The most widely-quoted statistical trend from Charles Murray’s blockbuster 2012 book Coming Apart is that marriage rates have declined dramatically among white working class Americans over the last half-century while remaining constant among the elite. Murray summarized his findings in the Wall Street Journal (using the fictional “Belmont” as a stand-in for white college educated professionals, and “Fishtown” as a stand-in for blue-collar whites without a college degree) as follows:
In 1960, extremely high proportions of whites in both Belmont and Fishtown were married—94% in Belmont and 84% in Fishtown. In the 1970s, those percentages declined about equally in both places. Then came the great divergence. In Belmont, marriage stabilized during the mid-1980s, standing at 83% in 2010. In Fishtown, however, marriage continued to slide; as of 2010, a minority (just 48%) were married. The gap in marriage between Belmont and Fishtown grew to 35 percentage points, from just 10.
Coming Apart set off a vigorous and wide-ranging debate among pundits over the causes of this shift. Many conservatives saw Murray’s data as evidence that there was a strong cultural dimension to the inequality debate that had dominated the public consciousness since Occupy Wall Street came on to the scene in 2010—that it wasn’t just economic changes, but also (interrelated) changes in norms and behaviors and values, that had turned America into a more stratified society since the 1960s. Liberals, for their part, said that conservatives were getting cause and effect backwards: that the decline of working class marriage hadn’t caused economic inequality, but economic inequality had caused the decline of the working class marriage. Paul Krugman, for example, argued that the marriage trends Murray highlighted could be attributed entirely to “a drastic reduction in the work opportunities available to less-educated men,” who had been pummeled by globalization and technological change. This economics versus culture debate was never conclusively resolved, and probably never will be.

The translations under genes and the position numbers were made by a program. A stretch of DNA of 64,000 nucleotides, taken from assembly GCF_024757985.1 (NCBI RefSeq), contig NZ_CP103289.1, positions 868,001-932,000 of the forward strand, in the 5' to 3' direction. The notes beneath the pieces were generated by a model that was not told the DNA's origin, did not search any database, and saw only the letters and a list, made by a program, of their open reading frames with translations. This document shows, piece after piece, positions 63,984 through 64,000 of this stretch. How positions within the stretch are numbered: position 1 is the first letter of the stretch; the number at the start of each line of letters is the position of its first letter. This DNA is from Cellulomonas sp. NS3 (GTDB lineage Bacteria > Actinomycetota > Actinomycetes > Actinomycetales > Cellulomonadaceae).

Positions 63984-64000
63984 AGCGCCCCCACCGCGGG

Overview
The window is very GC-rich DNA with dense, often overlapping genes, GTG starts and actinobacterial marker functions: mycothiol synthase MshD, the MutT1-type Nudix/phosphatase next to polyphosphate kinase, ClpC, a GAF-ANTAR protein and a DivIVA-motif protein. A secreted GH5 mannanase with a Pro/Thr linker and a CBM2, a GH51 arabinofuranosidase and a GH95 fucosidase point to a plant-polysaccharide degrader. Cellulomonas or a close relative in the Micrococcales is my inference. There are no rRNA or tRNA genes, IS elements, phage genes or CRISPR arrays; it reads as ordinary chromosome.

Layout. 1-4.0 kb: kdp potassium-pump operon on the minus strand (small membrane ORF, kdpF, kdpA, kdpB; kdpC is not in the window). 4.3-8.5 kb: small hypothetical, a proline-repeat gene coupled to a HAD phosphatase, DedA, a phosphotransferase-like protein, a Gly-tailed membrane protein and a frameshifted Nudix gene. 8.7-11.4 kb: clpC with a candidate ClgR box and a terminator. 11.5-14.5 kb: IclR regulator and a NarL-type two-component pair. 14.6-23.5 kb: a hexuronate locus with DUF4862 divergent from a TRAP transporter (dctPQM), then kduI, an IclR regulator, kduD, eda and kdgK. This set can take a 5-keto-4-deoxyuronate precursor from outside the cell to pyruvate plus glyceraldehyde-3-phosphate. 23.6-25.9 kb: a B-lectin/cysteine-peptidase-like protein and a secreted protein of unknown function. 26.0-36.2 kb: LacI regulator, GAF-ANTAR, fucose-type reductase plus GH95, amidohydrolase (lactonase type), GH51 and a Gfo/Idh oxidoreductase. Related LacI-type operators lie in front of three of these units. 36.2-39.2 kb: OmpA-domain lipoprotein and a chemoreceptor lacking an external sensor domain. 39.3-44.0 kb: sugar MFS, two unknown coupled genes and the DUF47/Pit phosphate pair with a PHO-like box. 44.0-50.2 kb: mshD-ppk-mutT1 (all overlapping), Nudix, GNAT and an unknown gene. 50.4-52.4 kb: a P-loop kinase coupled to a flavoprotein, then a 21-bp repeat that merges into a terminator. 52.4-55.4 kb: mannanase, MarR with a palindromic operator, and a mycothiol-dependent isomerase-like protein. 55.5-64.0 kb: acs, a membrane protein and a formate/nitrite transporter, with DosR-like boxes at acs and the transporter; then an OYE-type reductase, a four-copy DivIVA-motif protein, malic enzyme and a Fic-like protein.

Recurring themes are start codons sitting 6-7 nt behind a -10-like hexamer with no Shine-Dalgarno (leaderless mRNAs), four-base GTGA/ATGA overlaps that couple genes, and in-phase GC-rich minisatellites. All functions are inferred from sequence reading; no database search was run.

A new Brookings study, however, creates questions for materialists like Krugman who think that the inquiry into the decline of the working class family begins and ends with economic changes that have made less-educated men “unmarriageable” by dimming their employment prospects. In the study, Isabel Sawhill and Joanna Venator of the Brookings Center for Children and the Family, analyze “marriage markets”—that is, the ratio of men to women in various demographic groups. Contrary to the widely-accepted explanation that there is a shortage of marriageable men in the working class, Sawhill and Venator find that by most measures, there is actually a surplus. For example, among people aged 25-34 with no more than a high school degree, the ratio of employed men to all women is 1.07; the ratio of employed men to childless women is 1.74, and the ratio of employed, childless men to employed, childless women is 2.57. As the authors argue, it’s hard to see how a dearth of marriageable men explains the plummeting marriage rates among less-educated Americans if “marriageability” is defined (albeit simplistically) in as being employed and not having children from a previous relationship. The authors don’t deny that the transition to a post-industrial economy has been painful for working class men, but they question whether it is really responsible for the dramatic decline in marriage among that population, estimating “that the decline in male earnings for less skilled men can explain anywhere from none to almost half of the decline in marriage rates since 1970.”
Now, a shortage of men could explain a decline in marriage among elite Americans—except that the marriage rate among the elite population has barely declined. As Sawhill and Venator write, “it is the group of women who have the highest marriage rates—college-educated women—who are facing the greatest ‘shortage’ of men. In fact, using the conventional measure of marriageability—the ratio of employed men to all women—there are only 85 men for every 100 women among 25- to 35-year-old college-educated adults.” Many commentators (including us) have written about how the man-shortage among young, college-educated urban professionals contributes has contributed to a thriving hookup culture and an anemic dating scene, but it’s important to remember that this population—affluent, college-educated, upwardly mobile—has not been abandoning marriage so far. That could change, but so far the evidence suggests that educated young people are just tying the knot later, not eschewing marriage altogether (or at least, not at the same rate as their less-privileged counterparts).
So where does that leave us? The authors compellingly call into question the narrative, pushed by Krugman et. al., that the decline of marriage among the working classes is not a social crisis at all, but largely a product of income inequality, and that if it can be reversed, it can only be reversed through liberal economic policies. That doesn’t mean that the orthodox conservative explanation that upper-class debauchery since the 1960s has translated into an erosion of traditional norms among the less educated is right, either—but it does mean that thinkers of all ideological persuasions who are concerned about elite stratification should be thinking creatively about what combination of cultural, social, and economic changes have created the marriage gap, and how it can be addressed.